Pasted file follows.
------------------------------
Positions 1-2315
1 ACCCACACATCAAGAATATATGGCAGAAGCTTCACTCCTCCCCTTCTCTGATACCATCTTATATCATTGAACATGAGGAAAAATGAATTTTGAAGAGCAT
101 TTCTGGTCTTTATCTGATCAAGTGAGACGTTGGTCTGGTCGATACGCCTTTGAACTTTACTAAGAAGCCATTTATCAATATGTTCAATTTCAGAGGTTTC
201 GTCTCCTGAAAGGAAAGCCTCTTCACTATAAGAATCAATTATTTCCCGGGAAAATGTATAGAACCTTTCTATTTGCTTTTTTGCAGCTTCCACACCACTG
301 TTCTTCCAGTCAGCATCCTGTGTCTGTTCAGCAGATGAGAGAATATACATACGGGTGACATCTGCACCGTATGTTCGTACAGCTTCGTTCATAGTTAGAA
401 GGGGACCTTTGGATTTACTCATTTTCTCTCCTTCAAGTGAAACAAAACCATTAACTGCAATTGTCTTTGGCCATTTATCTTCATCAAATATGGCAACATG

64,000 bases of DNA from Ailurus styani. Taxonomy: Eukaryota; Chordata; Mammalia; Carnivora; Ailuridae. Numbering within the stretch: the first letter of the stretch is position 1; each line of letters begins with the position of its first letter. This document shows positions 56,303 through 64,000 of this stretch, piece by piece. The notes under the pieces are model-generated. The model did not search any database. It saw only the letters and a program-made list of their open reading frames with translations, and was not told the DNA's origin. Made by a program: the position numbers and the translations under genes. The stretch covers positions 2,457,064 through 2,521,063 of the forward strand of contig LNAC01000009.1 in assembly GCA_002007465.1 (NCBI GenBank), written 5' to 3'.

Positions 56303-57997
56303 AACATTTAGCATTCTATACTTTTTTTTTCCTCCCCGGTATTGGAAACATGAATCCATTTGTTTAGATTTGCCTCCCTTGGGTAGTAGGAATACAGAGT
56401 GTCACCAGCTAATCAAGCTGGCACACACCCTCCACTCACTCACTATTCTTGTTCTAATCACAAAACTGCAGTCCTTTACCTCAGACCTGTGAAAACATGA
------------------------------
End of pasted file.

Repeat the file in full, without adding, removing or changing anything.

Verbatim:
Positions 1-2315
1 ACCCACACATCAAGAATATATGGCAGAAGCTTCACTCCTCCCCTTCTCTGATACCATCTTATATCATTGAACATGAGGAAAAATGAATTTTGAAGAGCAT
101 TTCTGGTCTTTATCTGATCAAGTGAGACGTTGGTCTGGTCGATACGCCTTTGAACTTTACTAAGAAGCCATTTATCAATATGTTCAATTTCAGAGGTTTC
201 GTCTCCTGAAAGGAAAGCCTCTTCACTATAAGAATCAATTATTTCCCGGGAAAATGTATAGAACCTTTCTATTTGCTTTTTTGCAGCTTCCACACCACTG
301 TTCTTCCAGTCAGCATCCTGTGTCTGTTCAGCAGATGAGAGAATATACATACGGGTGACATCTGCACCGTATGTTCGTACAGCTTCGTTCATAGTTAGAA
401 GGGGACCTTTGGATTTACTCATTTTCTCTCCTTCAAGTGAAACAAAACCATTAACTGCAATTGTCTTTGGCCATTTATCTTCATCAAATATGGCAACATG

64,000 bases of DNA from Ailurus styani. Taxonomy: Eukaryota; Chordata; Mammalia; Carnivora; Ailuridae. Numbering within the stretch: the first letter of the stretch is position 1; each line of letters begins with the position of its first letter. This document shows positions 56,303 through 64,000 of this stretch, piece by piece. The notes under the pieces are model-generated. The model did not search any database. It saw only the letters and a program-made list of their open reading frames with translations, and was not told the DNA's origin. Made by a program: the position numbers and the translations under genes. The stretch covers positions 2,457,064 through 2,521,063 of the forward strand of contig LNAC01000009.1 in assembly GCA_002007465.1 (NCBI GenBank), written 5' to 3'.

Positions 56303-57997
56303 AACATTTAGCATTCTATACTTTTTTTTTCCTCCCCGGTATTGGAAACATGAATCCATTTGTTTAGATTTGCCTCCCTTGGGTAGTAGGAATACAGAGT
56401 GTCACCAGCTAATCAAGCTGGCACACACCCTCCACTCACTCACTATTCTTGTTCTAATCACAAAACTGCAGTCCTTTACCTCAGACCTGTGAAAACATGA